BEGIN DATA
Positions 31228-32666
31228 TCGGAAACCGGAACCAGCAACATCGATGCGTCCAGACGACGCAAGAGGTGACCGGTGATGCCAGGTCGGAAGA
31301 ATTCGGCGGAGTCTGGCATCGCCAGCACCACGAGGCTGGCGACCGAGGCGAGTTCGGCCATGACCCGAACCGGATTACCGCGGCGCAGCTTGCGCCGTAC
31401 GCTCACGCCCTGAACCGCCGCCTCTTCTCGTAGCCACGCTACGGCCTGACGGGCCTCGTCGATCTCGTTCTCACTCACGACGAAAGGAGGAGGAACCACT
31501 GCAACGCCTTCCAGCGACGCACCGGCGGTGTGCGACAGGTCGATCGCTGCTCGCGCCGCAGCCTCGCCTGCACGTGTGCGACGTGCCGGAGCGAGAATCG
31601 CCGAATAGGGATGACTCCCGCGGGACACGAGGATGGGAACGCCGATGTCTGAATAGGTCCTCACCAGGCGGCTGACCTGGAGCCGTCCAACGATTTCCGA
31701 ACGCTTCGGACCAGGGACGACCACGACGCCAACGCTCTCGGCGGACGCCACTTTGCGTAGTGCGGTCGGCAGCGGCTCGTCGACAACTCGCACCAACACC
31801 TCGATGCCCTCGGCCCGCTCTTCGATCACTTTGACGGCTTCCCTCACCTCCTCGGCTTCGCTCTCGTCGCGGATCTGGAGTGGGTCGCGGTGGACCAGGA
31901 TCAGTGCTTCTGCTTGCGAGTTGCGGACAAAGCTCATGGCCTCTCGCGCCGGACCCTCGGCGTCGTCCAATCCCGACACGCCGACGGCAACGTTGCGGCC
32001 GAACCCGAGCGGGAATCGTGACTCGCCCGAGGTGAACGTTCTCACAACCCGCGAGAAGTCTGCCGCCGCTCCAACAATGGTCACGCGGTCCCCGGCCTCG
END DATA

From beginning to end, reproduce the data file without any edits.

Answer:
Positions 31228-32666
31228 TCGGAAACCGGAACCAGCAACATCGATGCGTCCAGACGACGCAAGAGGTGACCGGTGATGCCAGGTCGGAAGA
31301 ATTCGGCGGAGTCTGGCATCGCCAGCACCACGAGGCTGGCGACCGAGGCGAGTTCGGCCATGACCCGAACCGGATTACCGCGGCGCAGCTTGCGCCGTAC
31401 GCTCACGCCCTGAACCGCCGCCTCTTCTCGTAGCCACGCTACGGCCTGACGGGCCTCGTCGATCTCGTTCTCACTCACGACGAAAGGAGGAGGAACCACT
31501 GCAACGCCTTCCAGCGACGCACCGGCGGTGTGCGACAGGTCGATCGCTGCTCGCGCCGCAGCCTCGCCTGCACGTGTGCGACGTGCCGGAGCGAGAATCG
31601 CCGAATAGGGATGACTCCCGCGGGACACGAGGATGGGAACGCCGATGTCTGAATAGGTCCTCACCAGGCGGCTGACCTGGAGCCGTCCAACGATTTCCGA
31701 ACGCTTCGGACCAGGGACGACCACGACGCCAACGCTCTCGGCGGACGCCACTTTGCGTAGTGCGGTCGGCAGCGGCTCGTCGACAACTCGCACCAACACC
31801 TCGATGCCCTCGGCCCGCTCTTCGATCACTTTGACGGCTTCCCTCACCTCCTCGGCTTCGCTCTCGTCGCGGATCTGGAGTGGGTCGCGGTGGACCAGGA
31901 TCAGTGCTTCTGCTTGCGAGTTGCGGACAAAGCTCATGGCCTCTCGCGCCGGACCCTCGGCGTCGTCCAATCCCGACACGCCGACGGCAACGTTGCGGCC
32001 GAACCCGAGCGGGAATCGTGACTCGCCCGAGGTGAACGTTCTCACAACCCGCGAGAAGTCTGCCGCCGCTCCAACAATGGTCACGCGGTCCCCGGCCTCG